Meetings are held to accomplish a specific, beneficial outcome requiring the attendance of the right people with the right agenda.
Often we end up with miscommunication, wasted time, incomplete outcomes, misunderstanding, lack of ownership and ongoing personnel issues – sometimes an indication of internal power and faulty communications issues.
With greater success we can: stimulate thinking; achieve team building, innovation, and clear communication; and efficiently complete target issues. Here are some problem areas and solutions:
People. When outcomes aren’t being met effectively it’s a people- and management problem including: fall-out, sabotage, and resistance; long execution times; exclusion of peripheral people; restricted creativity and communication; exacerbated power and status issues. Are the most appropriate people (users, decision makers, influencers) invited? All who have good data or necessary questions?
Agenda. No hidden agendas! Recipients of potential outcomes must be allowed to add agenda items prior to the meeting.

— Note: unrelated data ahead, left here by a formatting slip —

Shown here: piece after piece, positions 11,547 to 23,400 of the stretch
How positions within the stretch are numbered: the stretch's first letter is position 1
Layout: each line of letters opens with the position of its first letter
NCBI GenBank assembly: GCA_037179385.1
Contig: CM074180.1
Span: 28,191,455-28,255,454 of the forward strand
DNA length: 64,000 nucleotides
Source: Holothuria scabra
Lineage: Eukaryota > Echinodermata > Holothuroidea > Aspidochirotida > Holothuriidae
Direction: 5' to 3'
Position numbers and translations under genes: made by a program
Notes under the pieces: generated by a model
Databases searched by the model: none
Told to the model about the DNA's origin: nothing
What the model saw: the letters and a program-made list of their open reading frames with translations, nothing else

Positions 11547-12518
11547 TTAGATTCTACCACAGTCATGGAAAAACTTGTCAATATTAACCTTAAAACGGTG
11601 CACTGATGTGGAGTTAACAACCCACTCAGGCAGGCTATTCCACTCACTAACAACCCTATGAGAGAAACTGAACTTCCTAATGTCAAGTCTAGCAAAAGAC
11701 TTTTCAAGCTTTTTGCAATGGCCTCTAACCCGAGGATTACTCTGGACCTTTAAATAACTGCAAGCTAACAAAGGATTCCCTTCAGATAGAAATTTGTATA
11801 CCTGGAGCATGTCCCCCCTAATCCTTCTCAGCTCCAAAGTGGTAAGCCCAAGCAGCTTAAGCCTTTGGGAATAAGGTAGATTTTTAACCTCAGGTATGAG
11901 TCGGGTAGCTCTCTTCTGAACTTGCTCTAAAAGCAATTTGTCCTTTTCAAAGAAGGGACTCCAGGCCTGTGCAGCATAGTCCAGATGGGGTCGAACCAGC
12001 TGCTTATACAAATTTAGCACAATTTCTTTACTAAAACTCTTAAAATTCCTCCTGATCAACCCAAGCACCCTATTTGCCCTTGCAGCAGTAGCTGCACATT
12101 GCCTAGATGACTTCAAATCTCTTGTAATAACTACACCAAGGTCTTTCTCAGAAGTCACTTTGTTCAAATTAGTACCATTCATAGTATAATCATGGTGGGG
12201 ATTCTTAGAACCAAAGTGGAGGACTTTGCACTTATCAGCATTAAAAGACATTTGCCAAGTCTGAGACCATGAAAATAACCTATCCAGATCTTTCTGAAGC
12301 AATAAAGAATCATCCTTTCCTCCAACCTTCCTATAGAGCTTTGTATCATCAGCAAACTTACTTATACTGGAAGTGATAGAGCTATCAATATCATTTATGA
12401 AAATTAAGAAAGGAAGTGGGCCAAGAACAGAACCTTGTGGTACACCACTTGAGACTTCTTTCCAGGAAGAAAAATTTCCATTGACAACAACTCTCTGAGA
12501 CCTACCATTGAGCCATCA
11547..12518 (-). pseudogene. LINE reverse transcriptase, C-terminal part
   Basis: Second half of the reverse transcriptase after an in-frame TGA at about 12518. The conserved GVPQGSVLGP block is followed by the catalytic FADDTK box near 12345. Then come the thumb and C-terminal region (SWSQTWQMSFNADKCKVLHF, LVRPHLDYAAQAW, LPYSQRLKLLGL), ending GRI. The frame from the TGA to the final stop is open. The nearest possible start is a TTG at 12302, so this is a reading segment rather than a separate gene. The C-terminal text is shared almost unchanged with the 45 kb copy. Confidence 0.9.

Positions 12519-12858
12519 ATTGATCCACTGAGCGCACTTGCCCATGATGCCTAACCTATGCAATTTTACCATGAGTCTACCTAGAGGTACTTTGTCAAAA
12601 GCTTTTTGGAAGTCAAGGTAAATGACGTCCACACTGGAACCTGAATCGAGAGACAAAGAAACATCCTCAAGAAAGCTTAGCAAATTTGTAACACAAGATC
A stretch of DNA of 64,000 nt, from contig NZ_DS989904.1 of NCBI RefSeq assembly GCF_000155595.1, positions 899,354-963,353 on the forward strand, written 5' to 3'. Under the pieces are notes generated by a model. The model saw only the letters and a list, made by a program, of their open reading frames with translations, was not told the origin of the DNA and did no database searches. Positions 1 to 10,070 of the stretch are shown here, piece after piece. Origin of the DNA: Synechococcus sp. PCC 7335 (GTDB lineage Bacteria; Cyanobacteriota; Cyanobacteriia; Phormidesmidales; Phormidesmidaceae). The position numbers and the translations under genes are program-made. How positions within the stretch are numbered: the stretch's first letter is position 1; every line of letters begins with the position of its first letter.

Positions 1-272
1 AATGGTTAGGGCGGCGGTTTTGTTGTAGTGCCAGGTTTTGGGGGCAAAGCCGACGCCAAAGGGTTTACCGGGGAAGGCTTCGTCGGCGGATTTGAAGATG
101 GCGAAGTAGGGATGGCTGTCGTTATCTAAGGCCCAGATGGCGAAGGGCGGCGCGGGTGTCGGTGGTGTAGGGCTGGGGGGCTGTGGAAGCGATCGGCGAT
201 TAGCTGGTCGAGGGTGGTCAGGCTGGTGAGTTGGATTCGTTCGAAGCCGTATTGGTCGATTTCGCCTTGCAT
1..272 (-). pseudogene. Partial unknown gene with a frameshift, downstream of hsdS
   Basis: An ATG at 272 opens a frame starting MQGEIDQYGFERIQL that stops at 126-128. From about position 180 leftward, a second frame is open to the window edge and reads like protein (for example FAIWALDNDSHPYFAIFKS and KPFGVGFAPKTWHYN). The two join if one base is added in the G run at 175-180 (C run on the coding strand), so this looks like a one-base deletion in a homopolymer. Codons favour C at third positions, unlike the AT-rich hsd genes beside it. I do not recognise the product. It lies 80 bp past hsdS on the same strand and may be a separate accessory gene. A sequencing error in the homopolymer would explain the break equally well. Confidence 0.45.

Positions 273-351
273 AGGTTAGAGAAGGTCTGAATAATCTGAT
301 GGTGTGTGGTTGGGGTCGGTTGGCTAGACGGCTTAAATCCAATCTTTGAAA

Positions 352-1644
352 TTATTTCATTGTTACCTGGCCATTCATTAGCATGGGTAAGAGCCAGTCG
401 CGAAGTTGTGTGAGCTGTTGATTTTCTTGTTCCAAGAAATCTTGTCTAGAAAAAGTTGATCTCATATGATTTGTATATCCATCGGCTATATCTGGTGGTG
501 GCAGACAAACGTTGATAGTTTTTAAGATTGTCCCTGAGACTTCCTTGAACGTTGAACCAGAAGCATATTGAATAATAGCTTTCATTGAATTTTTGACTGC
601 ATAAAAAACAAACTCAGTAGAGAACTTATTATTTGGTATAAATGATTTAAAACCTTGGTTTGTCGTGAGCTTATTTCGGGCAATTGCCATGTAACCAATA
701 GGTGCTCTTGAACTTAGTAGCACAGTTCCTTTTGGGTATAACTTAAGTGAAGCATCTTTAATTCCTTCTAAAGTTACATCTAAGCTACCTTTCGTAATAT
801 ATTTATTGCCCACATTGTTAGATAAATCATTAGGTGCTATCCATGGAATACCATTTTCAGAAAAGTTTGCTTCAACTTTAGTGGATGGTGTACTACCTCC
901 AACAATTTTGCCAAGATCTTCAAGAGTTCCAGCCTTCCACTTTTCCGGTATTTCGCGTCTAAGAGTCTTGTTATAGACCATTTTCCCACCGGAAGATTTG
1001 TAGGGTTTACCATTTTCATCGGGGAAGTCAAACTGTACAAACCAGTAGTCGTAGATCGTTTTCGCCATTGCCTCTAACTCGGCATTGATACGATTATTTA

Action. Too often, action items don’t get completed effectively. How do action items get assigned or followed up? What happens if stuff’s not done when agreed? How can additional meetings be avoided?
Discussion. How long do people speak? How do conversations progress? How do the proceedings get recorded? What is the format for discussions? How is bias avoided?
Understanding. Does everyone take away the same interpretation of what happened? How do you know when there have been miscommunications or misunderstandings?
Transparency. Agendas should be placed online, to be read, signed-off, and added to.
Accomplishments. Are items accomplished in a suitable time frame? What happens when they aren’t?
Meetings can be an important activity for collaboration and creativity if they are managed properly and taken as a serious utilization of time and output. Ask yourself: Do you want to meet? Or get work accomplished collaboratively?
Sharon Drew Morgen is the author of What? Did you really say what I think I heard? and NYTimes Business Bestsellers in the area of sales, decision facilitation, change management, and helping buyers buy. She is developer of Buying Facilitation® and a recognized thought leader in communication and decision making. She is a coach, trainer, speaker, and consultant. For those in sales, coaching or leadership want to communicate better Sharon Drew Morgen has the tools to help make improvements with online learning, group coaching, or on-site training. Sharon Drew can coach and train your sales teams or license trainers to prospect and get more appointments by finding real buyers on the first call. She can be reached at: email@example.com.